However, following a legislation enacted on March 15th, the US Food and Drug Administration (FDA) has been given the authority to regulate tobacco products containing nicotine from any source. This has led to a ban on synthetic nicotine.
After the passing of the synthetic nicotine ban, the Vapor Trade Association (VTA) immediately began working on a strategy to ensure a viable path for companies which are selling the products. Moreover, the VTA’s Board of Directors and members met with the FDA Center for Tobacco Products (CTP) to discuss the ban.
The FDA personnel in attendance included over 35 senior leaders, representing seven different offices inside CTP. The VTA held presentations by three Ph.D’s in Organic Chemistry and Physical Analytical Chemistry, in order to frame critical scientific and public policy issues that we believe had not previously been presented to or considered by the FDA.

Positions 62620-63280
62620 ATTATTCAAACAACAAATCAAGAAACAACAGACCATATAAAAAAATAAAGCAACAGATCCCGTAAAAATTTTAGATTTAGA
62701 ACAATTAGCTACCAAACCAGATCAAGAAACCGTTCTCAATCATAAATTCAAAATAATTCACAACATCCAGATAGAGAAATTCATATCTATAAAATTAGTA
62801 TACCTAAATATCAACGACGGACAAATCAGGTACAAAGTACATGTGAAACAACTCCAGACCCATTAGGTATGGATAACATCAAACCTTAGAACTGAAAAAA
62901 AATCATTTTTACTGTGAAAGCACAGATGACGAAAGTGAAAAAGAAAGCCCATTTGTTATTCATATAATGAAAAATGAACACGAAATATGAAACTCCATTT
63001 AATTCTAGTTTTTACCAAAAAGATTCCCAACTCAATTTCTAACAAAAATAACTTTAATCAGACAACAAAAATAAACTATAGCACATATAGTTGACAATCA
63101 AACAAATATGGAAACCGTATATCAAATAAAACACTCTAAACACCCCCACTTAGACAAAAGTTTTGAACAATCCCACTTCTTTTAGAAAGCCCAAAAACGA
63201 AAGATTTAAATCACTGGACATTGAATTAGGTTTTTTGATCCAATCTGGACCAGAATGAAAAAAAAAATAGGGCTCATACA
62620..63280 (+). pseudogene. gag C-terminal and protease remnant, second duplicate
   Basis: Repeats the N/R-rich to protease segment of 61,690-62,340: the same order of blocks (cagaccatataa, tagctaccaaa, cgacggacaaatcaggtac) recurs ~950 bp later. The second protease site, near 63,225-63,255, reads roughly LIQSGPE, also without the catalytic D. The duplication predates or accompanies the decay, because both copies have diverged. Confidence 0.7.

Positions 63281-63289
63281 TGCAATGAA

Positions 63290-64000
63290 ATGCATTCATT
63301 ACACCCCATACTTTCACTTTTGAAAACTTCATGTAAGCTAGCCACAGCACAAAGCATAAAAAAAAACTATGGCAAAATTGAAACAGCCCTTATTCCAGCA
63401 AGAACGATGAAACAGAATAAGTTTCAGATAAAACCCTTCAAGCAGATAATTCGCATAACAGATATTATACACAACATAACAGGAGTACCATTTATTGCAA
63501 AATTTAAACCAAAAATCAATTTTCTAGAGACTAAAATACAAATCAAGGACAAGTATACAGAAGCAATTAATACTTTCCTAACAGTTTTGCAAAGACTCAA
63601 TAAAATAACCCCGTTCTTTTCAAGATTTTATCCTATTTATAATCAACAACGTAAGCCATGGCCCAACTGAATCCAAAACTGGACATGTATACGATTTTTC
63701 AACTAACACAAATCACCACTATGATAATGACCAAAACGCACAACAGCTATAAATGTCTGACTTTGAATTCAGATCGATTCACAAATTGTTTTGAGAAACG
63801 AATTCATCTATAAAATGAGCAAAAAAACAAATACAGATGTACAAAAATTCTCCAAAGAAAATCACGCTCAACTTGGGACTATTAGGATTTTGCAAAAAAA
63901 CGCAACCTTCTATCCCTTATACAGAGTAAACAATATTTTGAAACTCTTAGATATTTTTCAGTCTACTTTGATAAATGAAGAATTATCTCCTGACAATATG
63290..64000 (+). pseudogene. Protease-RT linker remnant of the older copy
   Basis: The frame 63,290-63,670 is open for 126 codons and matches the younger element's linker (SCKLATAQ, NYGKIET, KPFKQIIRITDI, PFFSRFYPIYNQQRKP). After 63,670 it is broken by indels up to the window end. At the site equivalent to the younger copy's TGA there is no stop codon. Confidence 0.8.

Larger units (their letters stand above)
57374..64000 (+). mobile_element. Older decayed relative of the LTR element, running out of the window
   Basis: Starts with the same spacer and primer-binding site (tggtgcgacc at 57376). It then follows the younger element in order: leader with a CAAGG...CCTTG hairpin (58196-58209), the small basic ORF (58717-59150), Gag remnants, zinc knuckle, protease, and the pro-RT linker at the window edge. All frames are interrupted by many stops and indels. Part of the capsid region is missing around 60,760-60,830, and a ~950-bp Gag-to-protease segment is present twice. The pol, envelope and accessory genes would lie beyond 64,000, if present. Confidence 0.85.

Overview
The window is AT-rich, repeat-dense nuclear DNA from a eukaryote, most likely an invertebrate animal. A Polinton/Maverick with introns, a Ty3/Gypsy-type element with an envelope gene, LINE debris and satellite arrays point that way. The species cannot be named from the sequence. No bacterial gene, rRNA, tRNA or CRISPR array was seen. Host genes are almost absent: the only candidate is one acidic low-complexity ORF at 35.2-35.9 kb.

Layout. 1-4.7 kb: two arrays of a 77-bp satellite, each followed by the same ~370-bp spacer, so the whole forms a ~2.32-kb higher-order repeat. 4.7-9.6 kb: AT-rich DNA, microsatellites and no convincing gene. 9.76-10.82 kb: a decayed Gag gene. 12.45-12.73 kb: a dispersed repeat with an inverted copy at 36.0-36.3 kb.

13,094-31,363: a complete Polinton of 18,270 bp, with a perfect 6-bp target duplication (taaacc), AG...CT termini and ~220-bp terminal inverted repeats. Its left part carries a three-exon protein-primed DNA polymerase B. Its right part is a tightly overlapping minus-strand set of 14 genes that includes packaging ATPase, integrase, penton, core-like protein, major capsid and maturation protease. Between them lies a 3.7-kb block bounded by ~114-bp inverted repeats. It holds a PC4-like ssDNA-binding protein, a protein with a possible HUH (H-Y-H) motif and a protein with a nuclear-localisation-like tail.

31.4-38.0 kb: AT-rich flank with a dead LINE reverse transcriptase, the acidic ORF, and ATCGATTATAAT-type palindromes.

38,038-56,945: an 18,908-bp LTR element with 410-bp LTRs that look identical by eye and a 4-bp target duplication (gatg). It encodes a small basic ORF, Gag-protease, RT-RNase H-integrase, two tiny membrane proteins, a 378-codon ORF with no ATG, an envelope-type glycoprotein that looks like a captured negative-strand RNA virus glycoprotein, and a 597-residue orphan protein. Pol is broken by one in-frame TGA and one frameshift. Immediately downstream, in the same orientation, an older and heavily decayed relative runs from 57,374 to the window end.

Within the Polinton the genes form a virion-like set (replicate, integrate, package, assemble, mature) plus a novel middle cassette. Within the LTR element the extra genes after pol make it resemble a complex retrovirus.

Synthetic nicotine manufacturers had to submit premarket applications by May 14th
The March legislation required synthetic nicotine manufacturers to submit premarket applications by May 14, 2022, and any brand which had not submitted these documents would be considered illegal. However, until earlier this week this had never been enforced by the FDA.
Naturally this led to the agency being heavily criticised. In a letter, which cited STAT’s reporting on the agency’s lack of action, Senators Dick Durbin (D-Ill.) and Susan Collins (R-Maine), said that the FDA “appears to be on the brink of failing yet again at protecting our nation’s children.”
Meanwhile, on July 13th the FDA announced that it sent two warning letters to manufacturers marketing non-authorized synthetic nicotine products and over 100 warning letters to retailers who sold synthetic nicotine products to minors.